News A Week of Lebanese cinema
Published: April 29, 2015| 10:26 AM
With this year’s A Week of Lebanese cinema, the KVIFF ties in with its successful series of previous years (Young Greek Cinema or A Female Take on Russia) and presents a programme of eight titles filmed over the last 25 years in a country with one of the longest cinematic histories in the Middle East.
The selection will be ushered in by an absorbing drama about the abduction of a French journalist, Hors la vie (1991), for which director Maroun Bagdadi received the Jury Prize in Cannes. Director and actress Nadine Labaki has won over audiences with the gentle humour and enchantingly picturesque approach she takes to serious issues, best depicted in her second film Where Do We Go Now (2011).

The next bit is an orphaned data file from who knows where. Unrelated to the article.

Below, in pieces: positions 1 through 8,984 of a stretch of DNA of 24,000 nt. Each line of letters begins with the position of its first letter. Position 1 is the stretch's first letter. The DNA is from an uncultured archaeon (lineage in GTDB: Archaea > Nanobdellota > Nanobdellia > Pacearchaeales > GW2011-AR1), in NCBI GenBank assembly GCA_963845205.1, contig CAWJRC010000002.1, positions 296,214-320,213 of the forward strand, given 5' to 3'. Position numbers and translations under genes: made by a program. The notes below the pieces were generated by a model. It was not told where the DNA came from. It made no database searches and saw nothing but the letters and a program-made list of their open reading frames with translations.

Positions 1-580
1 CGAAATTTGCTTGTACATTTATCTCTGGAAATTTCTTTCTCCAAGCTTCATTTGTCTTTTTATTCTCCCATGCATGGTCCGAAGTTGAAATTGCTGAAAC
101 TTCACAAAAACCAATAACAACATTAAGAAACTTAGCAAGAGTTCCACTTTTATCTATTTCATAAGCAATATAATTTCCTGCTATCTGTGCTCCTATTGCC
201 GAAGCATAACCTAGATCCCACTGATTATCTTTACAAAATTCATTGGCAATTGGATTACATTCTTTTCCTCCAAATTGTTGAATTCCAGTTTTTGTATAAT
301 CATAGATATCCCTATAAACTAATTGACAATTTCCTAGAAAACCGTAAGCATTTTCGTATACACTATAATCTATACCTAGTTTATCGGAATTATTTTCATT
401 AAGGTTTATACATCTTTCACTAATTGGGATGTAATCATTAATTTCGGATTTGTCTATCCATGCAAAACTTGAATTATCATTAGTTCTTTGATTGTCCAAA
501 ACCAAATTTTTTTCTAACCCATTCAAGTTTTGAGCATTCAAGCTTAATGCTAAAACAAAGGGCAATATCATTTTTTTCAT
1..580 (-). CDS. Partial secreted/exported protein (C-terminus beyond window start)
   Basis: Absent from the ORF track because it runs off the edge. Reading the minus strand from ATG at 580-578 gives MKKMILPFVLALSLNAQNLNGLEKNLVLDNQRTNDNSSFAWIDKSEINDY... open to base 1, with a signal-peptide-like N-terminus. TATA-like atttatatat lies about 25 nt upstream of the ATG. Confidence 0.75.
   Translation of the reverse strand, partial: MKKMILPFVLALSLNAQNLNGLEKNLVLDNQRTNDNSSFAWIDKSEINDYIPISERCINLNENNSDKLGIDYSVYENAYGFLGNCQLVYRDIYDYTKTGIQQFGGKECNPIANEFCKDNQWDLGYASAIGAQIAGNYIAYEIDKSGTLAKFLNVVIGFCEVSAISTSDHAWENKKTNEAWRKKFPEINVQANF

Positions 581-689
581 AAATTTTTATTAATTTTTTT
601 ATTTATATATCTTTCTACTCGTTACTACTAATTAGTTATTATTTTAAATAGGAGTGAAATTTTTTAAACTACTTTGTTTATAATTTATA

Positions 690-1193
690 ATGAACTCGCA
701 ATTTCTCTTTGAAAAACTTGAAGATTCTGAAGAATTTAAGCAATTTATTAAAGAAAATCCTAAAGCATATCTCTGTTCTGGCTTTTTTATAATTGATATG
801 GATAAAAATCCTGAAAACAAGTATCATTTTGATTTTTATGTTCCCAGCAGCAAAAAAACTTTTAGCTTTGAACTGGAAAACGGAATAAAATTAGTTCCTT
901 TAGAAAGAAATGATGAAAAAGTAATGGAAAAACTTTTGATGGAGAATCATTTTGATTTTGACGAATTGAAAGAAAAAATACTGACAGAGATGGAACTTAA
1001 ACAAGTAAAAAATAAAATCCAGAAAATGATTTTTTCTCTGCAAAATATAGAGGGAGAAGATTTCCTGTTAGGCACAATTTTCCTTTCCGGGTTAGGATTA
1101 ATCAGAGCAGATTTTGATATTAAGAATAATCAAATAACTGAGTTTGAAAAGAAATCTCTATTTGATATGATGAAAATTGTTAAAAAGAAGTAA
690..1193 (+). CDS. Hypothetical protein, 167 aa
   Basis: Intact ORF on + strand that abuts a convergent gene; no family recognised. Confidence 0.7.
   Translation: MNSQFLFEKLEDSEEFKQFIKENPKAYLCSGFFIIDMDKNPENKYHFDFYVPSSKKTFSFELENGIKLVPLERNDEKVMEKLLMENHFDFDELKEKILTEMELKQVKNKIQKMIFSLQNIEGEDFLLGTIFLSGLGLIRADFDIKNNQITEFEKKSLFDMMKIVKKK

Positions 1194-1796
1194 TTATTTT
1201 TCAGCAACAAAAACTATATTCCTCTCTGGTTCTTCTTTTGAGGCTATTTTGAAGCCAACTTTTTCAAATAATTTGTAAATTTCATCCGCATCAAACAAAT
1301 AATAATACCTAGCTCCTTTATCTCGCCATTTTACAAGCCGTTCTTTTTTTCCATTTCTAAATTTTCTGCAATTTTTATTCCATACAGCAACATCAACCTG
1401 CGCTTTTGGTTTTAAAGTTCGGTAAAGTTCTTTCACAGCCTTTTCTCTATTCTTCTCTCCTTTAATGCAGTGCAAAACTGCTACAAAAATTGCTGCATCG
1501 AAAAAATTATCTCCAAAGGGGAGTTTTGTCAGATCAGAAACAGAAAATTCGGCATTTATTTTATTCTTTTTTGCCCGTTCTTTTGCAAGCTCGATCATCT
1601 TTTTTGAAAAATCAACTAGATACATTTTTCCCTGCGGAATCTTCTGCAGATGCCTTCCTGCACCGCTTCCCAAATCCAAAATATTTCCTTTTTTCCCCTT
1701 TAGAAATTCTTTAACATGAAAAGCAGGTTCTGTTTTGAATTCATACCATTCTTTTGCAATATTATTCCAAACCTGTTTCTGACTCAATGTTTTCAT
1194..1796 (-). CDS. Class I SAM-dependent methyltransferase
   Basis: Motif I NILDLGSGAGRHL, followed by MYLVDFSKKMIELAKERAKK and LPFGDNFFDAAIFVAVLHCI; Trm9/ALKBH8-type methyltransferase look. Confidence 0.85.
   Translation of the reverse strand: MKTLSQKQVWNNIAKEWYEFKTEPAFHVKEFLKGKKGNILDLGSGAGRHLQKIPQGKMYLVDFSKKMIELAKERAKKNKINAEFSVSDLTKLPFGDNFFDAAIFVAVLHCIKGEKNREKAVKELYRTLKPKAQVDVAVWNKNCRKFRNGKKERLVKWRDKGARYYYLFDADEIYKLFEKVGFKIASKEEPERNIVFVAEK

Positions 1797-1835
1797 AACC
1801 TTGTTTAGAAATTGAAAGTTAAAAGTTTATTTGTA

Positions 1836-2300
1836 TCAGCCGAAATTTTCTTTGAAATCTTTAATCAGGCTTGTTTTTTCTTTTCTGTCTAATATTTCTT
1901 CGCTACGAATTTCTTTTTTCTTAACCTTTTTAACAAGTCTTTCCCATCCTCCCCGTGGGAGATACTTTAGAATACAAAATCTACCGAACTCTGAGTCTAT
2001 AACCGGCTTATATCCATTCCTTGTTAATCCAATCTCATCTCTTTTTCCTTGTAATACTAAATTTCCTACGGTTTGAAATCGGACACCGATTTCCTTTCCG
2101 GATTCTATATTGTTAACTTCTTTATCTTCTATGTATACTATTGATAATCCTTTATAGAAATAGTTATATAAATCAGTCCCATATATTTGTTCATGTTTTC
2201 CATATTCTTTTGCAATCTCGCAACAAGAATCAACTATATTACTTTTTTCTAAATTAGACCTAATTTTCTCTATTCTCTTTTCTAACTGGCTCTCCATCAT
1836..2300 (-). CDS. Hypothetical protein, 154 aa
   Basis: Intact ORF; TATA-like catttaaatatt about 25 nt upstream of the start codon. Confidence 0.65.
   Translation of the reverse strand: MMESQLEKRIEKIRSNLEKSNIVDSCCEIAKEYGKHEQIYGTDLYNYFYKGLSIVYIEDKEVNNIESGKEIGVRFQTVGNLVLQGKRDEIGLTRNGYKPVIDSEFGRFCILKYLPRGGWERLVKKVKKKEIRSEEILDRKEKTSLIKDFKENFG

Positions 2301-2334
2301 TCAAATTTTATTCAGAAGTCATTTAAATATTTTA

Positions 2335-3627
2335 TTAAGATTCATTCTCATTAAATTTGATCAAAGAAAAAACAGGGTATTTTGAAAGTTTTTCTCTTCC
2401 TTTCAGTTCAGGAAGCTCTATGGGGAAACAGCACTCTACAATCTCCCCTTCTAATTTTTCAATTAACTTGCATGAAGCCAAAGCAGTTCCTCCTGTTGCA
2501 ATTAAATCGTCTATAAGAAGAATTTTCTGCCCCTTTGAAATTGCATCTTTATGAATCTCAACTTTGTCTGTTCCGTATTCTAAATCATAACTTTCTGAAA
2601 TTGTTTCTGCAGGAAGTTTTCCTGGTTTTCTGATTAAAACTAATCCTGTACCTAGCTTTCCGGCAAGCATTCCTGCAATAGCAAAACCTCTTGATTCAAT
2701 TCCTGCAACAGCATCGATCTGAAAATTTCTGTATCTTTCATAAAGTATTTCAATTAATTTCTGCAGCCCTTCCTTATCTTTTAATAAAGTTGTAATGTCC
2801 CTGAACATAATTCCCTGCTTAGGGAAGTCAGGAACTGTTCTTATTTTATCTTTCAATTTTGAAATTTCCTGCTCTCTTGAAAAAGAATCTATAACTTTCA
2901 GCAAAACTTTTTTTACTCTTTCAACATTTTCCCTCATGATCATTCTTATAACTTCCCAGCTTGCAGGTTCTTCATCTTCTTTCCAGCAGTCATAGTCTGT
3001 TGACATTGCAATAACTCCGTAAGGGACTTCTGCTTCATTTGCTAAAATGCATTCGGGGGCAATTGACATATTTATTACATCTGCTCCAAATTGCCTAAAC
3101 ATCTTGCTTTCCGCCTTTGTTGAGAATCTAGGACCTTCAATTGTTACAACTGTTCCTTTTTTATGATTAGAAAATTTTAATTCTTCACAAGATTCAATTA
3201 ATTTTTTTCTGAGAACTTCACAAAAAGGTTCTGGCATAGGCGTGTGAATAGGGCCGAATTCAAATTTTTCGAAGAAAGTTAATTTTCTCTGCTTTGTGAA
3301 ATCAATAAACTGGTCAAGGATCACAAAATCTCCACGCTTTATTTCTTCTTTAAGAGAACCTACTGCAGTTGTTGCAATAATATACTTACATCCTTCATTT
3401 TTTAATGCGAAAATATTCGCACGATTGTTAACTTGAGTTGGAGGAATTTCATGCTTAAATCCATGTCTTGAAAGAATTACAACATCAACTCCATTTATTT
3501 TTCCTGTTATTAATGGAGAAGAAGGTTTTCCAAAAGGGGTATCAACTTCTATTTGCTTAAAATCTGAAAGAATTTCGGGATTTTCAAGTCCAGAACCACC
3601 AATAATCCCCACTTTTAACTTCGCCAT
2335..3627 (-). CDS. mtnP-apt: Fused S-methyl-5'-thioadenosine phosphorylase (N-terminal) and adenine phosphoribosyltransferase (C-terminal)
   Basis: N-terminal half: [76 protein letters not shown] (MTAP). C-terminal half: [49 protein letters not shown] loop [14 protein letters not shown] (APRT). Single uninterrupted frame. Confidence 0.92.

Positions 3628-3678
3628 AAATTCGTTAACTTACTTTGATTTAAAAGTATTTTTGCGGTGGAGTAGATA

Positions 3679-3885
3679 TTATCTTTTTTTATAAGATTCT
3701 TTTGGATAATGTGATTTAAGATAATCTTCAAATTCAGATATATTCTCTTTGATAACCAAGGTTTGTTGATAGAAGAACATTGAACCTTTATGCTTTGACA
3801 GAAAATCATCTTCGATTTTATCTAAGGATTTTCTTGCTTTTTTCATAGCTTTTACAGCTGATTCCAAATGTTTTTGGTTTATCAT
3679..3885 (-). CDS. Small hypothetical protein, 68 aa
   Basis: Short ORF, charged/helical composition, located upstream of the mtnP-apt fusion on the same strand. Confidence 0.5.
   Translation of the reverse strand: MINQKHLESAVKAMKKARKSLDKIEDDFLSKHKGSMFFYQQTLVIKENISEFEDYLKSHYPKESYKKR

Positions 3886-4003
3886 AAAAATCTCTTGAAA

One of the biggest hits in the history of Lebanese cinema, good-humoured drama West Beirut (1998), remembers the beginning of the long Civil War. The documentary film Sleepless Nights (2012) also deals with echoes of this conflict, as is the acclaimed drama A Perfect Day (2006). A vivid indictment of destructive military conflict, Under the Bombs, emerged a year after the outbreak of the 2006 Lebanese War.
The love lives of two girls in their twenties in modern Beirut are portrayed in an intimate documentary E muet (2011). The programme will end with The Valley (2014) that takes an original look at the theme of the “man without a past“.